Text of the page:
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California Clean Water Hearings Begin on Warren Buffett's Pacificorp Dams
by Dan Bacher
Friday Oct 3rd, 2008 3:25 PM
The State Water Resources Control Board will hold clean water hearings on Warren Buffett's PacifiCorp dams on the Klamath River from October 20 thru November 3. "If you could do one thing to un-dam the Klamath - this is it!" according to Georgianna Myers, Yurok tribal member and organizer for the Klamath Riverkeeper. Here are the details, including the dates, times and locations of the hearings:
Klamath Riverkeeper Action Alert October 3, 2008

California Clean Water Hearings Begin on Pacificorp's Dams

If you could do one thing to un-dam the Klamath - this is it!

For the last four years PacifiCorp's Klamath dams have created one of the worst toxic algae problems ever recorded. This month, the State Water Board will decide if relicensing these dams is consistent with the Clean Water Act.

Show up for these public hearings and submit your comments to the Water Board: PacifiCorp's dams should NOT receive the clean water certification they need from the state of California in order to be relicensed by the federal government.

After successul legal action from Klamath Riverkeeper forcing the US EPA to list the algal toxin Microcystin as a pollutant, and forcing California to regulate PacifiCorp, the state is now reviewing the issue through a special Environmental Impact Report (EIR). This EIR will determine if the dams are issued clean water certification known as a 401 permit, or if they are removed. The 401 permit may be the single most crucial process within the movement to un-dam the Klamath. If California denies PacifiCorp’s clean water permit for the dams, it is likely that the only realistic solution to the algae pollution is dam removal.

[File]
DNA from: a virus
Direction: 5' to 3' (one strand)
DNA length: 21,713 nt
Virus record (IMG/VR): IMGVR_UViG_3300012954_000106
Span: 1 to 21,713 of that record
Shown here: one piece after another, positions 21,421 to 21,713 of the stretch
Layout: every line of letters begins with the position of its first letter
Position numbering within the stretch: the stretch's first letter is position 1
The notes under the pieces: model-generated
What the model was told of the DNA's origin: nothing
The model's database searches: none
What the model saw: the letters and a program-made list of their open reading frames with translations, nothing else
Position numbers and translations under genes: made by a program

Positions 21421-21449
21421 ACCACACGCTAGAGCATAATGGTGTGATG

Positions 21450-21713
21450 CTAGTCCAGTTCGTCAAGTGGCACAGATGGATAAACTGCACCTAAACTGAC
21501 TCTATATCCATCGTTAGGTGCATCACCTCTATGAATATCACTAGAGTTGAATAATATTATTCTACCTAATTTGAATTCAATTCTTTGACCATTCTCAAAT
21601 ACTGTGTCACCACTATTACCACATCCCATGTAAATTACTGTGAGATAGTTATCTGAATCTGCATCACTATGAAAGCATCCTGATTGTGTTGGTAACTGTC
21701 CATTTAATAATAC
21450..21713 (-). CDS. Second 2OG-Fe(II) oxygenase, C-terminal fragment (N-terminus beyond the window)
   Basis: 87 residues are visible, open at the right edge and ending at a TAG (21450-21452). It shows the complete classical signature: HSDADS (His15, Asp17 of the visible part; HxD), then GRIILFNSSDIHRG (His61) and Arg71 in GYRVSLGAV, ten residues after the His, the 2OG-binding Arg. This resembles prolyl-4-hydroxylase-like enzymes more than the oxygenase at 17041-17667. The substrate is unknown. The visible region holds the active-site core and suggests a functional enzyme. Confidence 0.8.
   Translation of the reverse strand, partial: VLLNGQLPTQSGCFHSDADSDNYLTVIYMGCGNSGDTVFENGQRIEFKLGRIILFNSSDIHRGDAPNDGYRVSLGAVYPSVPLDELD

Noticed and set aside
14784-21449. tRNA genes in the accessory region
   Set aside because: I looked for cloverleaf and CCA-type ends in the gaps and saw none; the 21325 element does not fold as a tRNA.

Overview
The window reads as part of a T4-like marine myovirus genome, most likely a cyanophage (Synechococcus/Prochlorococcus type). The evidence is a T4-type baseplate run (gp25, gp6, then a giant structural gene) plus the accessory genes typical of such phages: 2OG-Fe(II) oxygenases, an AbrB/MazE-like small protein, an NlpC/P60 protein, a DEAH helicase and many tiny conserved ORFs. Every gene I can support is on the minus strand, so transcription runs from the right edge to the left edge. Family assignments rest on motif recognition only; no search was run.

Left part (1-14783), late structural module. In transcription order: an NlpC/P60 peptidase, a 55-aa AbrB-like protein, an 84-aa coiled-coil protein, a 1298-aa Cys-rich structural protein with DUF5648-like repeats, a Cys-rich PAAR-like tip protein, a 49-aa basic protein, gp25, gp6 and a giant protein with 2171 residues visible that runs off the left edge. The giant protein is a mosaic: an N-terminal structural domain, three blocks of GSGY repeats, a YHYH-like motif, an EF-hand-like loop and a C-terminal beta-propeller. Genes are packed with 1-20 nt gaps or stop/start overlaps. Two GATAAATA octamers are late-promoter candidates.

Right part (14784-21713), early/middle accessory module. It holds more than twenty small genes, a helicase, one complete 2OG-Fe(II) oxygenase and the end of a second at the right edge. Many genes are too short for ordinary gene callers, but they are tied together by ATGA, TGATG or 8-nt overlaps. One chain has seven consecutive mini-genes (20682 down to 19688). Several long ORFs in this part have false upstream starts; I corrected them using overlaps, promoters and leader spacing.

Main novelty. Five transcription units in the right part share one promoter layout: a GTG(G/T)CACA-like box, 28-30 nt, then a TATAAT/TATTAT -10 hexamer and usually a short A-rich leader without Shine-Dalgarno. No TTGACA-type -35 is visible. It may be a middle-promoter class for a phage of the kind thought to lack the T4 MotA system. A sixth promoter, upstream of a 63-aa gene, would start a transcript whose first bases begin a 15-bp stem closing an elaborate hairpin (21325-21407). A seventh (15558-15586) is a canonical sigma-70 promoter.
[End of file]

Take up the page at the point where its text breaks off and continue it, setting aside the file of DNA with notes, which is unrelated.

More information at
News article at


We are depending on the Klamath-loving public to stand up for clean water on our river, and say no to dams that threaten it. In the next month there will be multiple public hearings on the decision to issue PacifiCorp a 401 permit. We absolutely need you to attend whatever hearings are in your area and to submit comments on this issue.

Questions about the process and how to comment as well as carpool information may be directed to Georgianna Myers in northern California (707- 599-0877, georgianna[at] or Malena Marvin in southern Oregon (541-821-7260, malena[at]

Eureka, Ca - October 20th, 1:30 -3:30 pm
Six Rivers National Forest
1330 Bayshore WayKlamath River Algae Health Advisory

Klamath, Ca - October 20th, 6 - 8 pm
Yurok Tribe Headquarters
190 Klamath Blvd.

Orleans, Ca - October 21st, 12 - 2 pm
Karuk Community Center
39051 State Why. 96
530-627-3446 x 0

Yreka, Ca - October 21st, 6 - 8 pm
Union High School Student Union
431 Knapp Street

Sacramento, Ca - October 29th, 3- 6 pm
California EPA Bldg - Byron Sher Auditorium
1001 "I" St.

Sacramento, Ca - November 3rd, 9-11 am
California EPA Bldg - Sierra Hearing Room
1001 "I" St.

Comments  (Hide Comments)

by water quality (flow, temp & O2)
Monday Oct 13th, 2008 5:47 PM
Dam removal will SAVE ratepayers money

PacifiCorp press releases continually claim that dam removal will hurt their ratepayers. What they don't say, and what their own economics have shown, is that keeping the dams and bringing them into compliance with modern standards will cost ratepayers more!

Energy analysts with the California Energy Commission are so certain that keeping the dams would cost more money than removing them, they sent a signed letter to Public Utilities Commissions in three states asking them NOT to approve ratepayer hikes for costly upgrades associated with relicensing the Klamath Dams. In fact, they suggested only approving rate changes for decommissioning.

The CEC concluded keeping the dams could cost ratepayers $100 million more than dismantling them. Their report states, "Decommissioning the Klamath Hydro Project and procuring replacement power for 30 years would be less costly to PacifiCorp and its ratepayers than relicensing the project and mitigating its impacts."